I set goals - but all sorts of other things creep in. Like when I clean the kitchen – it starts with cleaning one cupboard but in the cupboard I find a bowl that belongs in the pantry. When I put the bowl in the pantry I find that the shelf needs a wipe. When I start to wipe the shelf, I find a container with rice that's almost empty so I start a list of to-do-shopping and as I go down the list I wonder what I need to get to replenish items in the fridge. When I open the fridge I note there's food I meant to give the dogs. As I'm giving the dogs the food I note that their bedding needs ... and so on. At the end of the day I may have attained my original goal but ... it took soooo much longer. My authorship's like that too - wedged in among all sorts of other to do's. Ellen (the fictitional heroine) sorts her goals in a more orderly manner. In this extract she's not sidelined by lots of extraneous events; she keeps her eye on the ball.
Halloween is not a tradition in Australia. I am currently in Brazil where it is also not a tradition. Interestingly, though, it is known and retailers are busy trying to make money from it (as they do in Australia!). When did something that was meant to inspire trepidation become captured by capitalism? There are, of course, still things that haven't been caught by today's consumerist society - real terror, such as the event of an earthquake for people who live underground and have their world literally shaken – such as the Crystalmakers in this chapter.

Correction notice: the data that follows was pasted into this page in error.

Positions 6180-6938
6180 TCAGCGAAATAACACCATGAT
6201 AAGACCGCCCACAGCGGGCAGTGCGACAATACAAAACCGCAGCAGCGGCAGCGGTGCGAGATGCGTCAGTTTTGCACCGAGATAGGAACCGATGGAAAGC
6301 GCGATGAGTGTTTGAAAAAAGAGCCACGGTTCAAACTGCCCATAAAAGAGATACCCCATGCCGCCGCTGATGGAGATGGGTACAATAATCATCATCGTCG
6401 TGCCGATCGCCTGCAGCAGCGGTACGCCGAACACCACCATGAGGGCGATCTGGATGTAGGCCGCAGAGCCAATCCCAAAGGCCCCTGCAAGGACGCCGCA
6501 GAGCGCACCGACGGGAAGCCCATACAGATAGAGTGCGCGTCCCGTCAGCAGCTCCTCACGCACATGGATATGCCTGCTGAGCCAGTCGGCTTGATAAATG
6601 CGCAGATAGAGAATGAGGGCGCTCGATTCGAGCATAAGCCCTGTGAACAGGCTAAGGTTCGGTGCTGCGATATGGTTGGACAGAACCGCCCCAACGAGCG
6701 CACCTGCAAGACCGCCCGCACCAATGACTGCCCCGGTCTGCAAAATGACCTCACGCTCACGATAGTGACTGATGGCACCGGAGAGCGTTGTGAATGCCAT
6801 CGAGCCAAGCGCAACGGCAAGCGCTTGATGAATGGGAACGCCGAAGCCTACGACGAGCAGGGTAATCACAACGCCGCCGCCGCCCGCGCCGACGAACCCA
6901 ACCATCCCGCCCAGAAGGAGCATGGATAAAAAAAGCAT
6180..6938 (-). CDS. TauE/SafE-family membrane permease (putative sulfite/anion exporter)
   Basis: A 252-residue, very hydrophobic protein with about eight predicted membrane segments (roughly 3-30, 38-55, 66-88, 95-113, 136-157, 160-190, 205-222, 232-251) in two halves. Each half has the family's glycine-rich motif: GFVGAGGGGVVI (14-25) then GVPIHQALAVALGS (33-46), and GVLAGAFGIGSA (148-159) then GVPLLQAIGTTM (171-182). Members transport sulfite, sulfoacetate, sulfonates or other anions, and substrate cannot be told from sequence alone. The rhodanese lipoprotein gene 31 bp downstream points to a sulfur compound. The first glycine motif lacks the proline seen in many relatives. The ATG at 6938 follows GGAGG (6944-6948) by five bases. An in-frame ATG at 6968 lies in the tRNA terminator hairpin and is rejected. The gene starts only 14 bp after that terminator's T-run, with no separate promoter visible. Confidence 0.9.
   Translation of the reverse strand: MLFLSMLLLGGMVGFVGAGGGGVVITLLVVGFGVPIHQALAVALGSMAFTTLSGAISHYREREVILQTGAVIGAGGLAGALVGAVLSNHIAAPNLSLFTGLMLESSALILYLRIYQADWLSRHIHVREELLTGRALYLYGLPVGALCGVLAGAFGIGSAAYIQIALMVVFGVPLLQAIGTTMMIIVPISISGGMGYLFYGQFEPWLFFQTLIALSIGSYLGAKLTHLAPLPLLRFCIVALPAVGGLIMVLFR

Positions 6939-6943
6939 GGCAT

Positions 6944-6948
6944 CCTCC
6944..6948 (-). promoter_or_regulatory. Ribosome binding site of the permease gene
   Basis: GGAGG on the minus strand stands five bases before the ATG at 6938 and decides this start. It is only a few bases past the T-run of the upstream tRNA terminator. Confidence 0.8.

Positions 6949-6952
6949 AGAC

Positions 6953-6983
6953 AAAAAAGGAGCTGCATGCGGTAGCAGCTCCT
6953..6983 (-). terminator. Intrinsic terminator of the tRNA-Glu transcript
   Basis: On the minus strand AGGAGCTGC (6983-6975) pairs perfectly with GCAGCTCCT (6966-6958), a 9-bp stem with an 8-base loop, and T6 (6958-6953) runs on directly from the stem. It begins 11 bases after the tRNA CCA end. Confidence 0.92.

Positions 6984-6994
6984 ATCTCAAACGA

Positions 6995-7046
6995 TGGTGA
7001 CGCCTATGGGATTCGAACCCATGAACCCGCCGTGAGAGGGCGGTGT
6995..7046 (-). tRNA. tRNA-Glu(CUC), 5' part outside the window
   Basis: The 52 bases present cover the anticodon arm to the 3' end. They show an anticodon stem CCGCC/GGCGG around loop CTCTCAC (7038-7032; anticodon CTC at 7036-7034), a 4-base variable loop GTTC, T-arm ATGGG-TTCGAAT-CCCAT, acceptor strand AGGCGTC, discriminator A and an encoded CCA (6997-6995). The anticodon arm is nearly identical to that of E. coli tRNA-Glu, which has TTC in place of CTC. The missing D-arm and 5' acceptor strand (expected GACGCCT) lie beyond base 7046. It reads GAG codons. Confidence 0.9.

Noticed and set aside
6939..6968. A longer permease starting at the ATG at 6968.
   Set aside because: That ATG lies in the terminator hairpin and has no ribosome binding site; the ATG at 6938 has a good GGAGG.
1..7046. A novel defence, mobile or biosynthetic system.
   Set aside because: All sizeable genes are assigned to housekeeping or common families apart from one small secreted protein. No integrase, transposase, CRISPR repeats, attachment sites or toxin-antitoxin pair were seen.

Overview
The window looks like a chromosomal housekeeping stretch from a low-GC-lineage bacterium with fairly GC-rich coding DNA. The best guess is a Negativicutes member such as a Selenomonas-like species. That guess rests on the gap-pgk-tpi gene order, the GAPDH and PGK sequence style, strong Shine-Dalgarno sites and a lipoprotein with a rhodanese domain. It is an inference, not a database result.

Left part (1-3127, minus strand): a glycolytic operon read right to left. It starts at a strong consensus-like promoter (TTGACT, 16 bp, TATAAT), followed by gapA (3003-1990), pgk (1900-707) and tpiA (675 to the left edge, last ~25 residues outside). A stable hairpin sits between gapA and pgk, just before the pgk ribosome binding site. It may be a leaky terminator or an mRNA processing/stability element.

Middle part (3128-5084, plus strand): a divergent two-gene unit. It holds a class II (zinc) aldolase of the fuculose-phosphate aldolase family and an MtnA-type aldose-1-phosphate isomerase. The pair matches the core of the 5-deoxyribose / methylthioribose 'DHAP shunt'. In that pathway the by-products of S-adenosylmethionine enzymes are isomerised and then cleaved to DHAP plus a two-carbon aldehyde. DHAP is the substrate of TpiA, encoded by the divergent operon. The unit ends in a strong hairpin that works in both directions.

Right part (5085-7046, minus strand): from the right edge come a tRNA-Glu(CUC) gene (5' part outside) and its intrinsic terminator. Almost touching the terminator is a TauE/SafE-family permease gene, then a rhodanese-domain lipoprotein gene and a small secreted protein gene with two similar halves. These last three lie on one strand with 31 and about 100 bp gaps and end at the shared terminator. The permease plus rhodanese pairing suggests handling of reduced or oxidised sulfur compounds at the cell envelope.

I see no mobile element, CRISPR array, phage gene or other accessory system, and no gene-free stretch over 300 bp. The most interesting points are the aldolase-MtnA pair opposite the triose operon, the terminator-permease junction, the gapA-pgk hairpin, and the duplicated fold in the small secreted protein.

One of the comments I get from readers of Skyseeker's Princess is that they need to do a double-take because the book transitions between the traditional Medieval setting of fantasy genre and a sophisticated contemporary setting. I'm not sure why this confuses people since a travel to any developing country will confront the traveller with extreme poverty with barely better than Medieval setting and mobile (cell) phones in the hands of those who can barely feed themselves - but then, maybe, genre readers don't want to be 'confronted' but to step cosily into the confined tropes of fantasy.
I chaired the first meeting of a committee last night and was intrigued by how seriously many people take life. When I asked a frivolous question: "What would you like to be in your next life?" and went on to say that I would like to be a willy wagtail (that's a small, perky bird), the response from many was not to follow this joking theme but things like: "I don't believe there's a next life" or "I want to be a human being". Since I spend a lot of time, in my writing, trying to live within my character's minds, listening to these responses peaked my curiosity: what would it be like to live in a mind that is so emphatic? This week's bubble is my dive into the mind of a character in my book who almost entirely lives in her imagination and tries to come to terms with what is happening in reality.
One of the best and most difficult parts of writing the sort of fiction I write is "knowing" the minds of the characters that people my books. As my fingers create the actions and thoughts of my characters, I often catch myself screwing up my face or smiling or laughing or wincing as if I am the character coming alive on the page before me. One of the characters I found both challenging to portray and yet totally understandable is the subject of the book bubble this week. Lian Isoldé creates her own reality so how that reality plays out only has to be rational for her. Ellen's interactions with her are on the basis of Lian Isoldé's terms; but since Ellen does not share Isoldé's rationality, I needed to tread carefully in the space between them.